Stenchikov and Robock (1995) Stenchikov, Georgiy L. and Alan Robock, 1995: Diurnal asymmetry of climatic response to increased CO2 and aerosols: forcings and feedbacks. J. Geophys. Res., 100, 26,211-26,227.


To examine the causes of the observed diurnally-asymmetric climate change over land, the roles of different physical mechanisms are evaluated using a new radiative-convective model. This model explicitly calculates a complete set of physical processes, including the water vapor distribution, clouds, transports in the turbulent boundary layer, and convection. Calculations were carried out for midlatitude summer and winter and for tropical spring conditions taking into account the most important climate forcings: CO2 increase, tropospheric aerosol pollution, and the combined case with simultaneous CO2 and aerosol effects.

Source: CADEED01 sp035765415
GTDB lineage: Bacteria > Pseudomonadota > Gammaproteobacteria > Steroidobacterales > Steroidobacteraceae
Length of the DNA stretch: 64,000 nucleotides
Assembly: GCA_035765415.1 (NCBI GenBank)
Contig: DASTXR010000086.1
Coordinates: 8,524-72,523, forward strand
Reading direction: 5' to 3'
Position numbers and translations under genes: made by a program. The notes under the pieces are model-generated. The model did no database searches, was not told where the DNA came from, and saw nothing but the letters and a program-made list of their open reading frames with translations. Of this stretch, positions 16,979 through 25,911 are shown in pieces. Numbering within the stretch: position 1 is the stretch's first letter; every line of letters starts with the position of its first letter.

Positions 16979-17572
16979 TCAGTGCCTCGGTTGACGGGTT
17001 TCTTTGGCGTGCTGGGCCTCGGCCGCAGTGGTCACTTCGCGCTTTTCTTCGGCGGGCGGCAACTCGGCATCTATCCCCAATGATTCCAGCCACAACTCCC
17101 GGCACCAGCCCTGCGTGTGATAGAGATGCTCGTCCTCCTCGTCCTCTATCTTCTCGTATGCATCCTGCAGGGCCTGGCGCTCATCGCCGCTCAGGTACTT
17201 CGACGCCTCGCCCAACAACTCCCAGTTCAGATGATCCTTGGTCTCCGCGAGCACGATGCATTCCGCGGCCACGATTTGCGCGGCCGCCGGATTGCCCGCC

We find that feedbacks in the climate system are more important than forcings in producing diurnal asymmetry. The water vapor-shortwave feedback dominates the diurnal distribution of the response. For all cases with warming, the diurnal temperature range (DTR) decreases, not due to the greenhouse effect of water vapor, but as a result of more intensive absorption of the solar radiation in the near infrared by water vapor and cloud water in a warmer, wetter climate independent of the type of forcing. Aerosol reflection and absorption of solar radiation cool the surface and decrease DTR directly, but the negative daytime water vapor feedback virtually cancels out the diurnal asymmetry. In the combined case, with 50% CO2 content increase combined with tropospheric aerosol pollution, which is not far from the current observed conditions over land, the greenhouse warming raises the temperature enough that the direct aerosol effect decreases the DTR. In all cases the time and spatial redistribution of clouds have a significant impact on the climate sensitivity and diurnal cycle. As in the observations, increasing of cloudiness and water vapor content occurs with decreasing of the DTR. In our model, the cloudiness and water vapor changes are produced by the same forcings that lower the DTR; they are not independent causes of changes of the DTR, but rather are important internal feedback mechanisms.

Prepared by Alan Robock ( ) - Last updated on April 21, 1999